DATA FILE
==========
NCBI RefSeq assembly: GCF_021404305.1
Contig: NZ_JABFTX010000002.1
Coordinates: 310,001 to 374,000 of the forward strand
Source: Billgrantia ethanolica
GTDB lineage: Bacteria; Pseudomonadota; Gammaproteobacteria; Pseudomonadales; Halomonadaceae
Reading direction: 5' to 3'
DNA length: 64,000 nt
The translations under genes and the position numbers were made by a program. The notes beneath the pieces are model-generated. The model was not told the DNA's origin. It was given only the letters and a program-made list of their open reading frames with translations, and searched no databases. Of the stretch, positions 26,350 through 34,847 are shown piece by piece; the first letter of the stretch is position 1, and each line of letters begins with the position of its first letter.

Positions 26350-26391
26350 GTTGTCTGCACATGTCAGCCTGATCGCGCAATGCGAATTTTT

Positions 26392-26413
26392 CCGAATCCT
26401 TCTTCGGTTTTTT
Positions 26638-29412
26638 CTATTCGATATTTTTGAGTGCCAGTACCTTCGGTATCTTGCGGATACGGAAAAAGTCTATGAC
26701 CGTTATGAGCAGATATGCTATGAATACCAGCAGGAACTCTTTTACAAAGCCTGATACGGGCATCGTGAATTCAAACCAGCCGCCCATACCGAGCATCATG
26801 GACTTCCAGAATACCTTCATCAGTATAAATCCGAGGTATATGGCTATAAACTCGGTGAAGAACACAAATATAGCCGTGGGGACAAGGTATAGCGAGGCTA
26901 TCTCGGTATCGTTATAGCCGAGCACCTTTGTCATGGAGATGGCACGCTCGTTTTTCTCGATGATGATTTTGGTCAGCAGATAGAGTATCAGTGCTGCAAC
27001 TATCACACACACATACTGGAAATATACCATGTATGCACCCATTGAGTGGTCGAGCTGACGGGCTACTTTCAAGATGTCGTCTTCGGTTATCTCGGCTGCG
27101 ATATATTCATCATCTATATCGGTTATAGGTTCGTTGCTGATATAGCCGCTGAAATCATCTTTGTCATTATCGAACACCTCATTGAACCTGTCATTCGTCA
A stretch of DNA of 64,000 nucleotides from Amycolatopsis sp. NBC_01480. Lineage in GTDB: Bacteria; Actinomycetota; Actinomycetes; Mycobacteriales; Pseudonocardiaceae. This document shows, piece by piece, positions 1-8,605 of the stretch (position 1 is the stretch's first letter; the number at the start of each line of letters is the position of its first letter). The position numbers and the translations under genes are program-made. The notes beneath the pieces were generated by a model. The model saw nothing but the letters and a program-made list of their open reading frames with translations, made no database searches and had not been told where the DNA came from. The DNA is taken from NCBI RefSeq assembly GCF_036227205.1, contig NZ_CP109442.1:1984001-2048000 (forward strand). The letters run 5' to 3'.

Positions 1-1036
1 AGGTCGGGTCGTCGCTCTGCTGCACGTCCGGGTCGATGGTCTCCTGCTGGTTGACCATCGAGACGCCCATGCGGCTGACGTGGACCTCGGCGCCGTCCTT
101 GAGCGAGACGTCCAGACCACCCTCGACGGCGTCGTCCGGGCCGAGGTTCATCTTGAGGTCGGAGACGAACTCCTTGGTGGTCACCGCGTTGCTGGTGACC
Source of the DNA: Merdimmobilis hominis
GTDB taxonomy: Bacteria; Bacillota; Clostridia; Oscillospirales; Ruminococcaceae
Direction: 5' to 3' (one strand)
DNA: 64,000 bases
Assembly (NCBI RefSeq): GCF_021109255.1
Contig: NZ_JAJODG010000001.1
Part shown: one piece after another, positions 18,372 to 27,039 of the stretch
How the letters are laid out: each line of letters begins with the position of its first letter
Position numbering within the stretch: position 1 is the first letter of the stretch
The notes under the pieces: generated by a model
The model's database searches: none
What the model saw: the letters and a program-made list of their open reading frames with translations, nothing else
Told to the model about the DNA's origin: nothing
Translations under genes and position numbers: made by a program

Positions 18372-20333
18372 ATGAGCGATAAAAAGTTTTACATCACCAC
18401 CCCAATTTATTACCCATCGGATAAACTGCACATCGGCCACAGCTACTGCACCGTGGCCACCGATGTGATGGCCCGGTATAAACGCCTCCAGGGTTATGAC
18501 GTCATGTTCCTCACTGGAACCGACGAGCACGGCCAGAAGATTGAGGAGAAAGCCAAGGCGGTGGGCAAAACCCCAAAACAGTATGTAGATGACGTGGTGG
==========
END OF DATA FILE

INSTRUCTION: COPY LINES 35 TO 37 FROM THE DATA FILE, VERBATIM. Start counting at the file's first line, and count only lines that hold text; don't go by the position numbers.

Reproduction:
The model's database searches: none
What the model saw: the letters and a program-made list of their open reading frames with translations, nothing else
Told to the model about the DNA's origin: nothing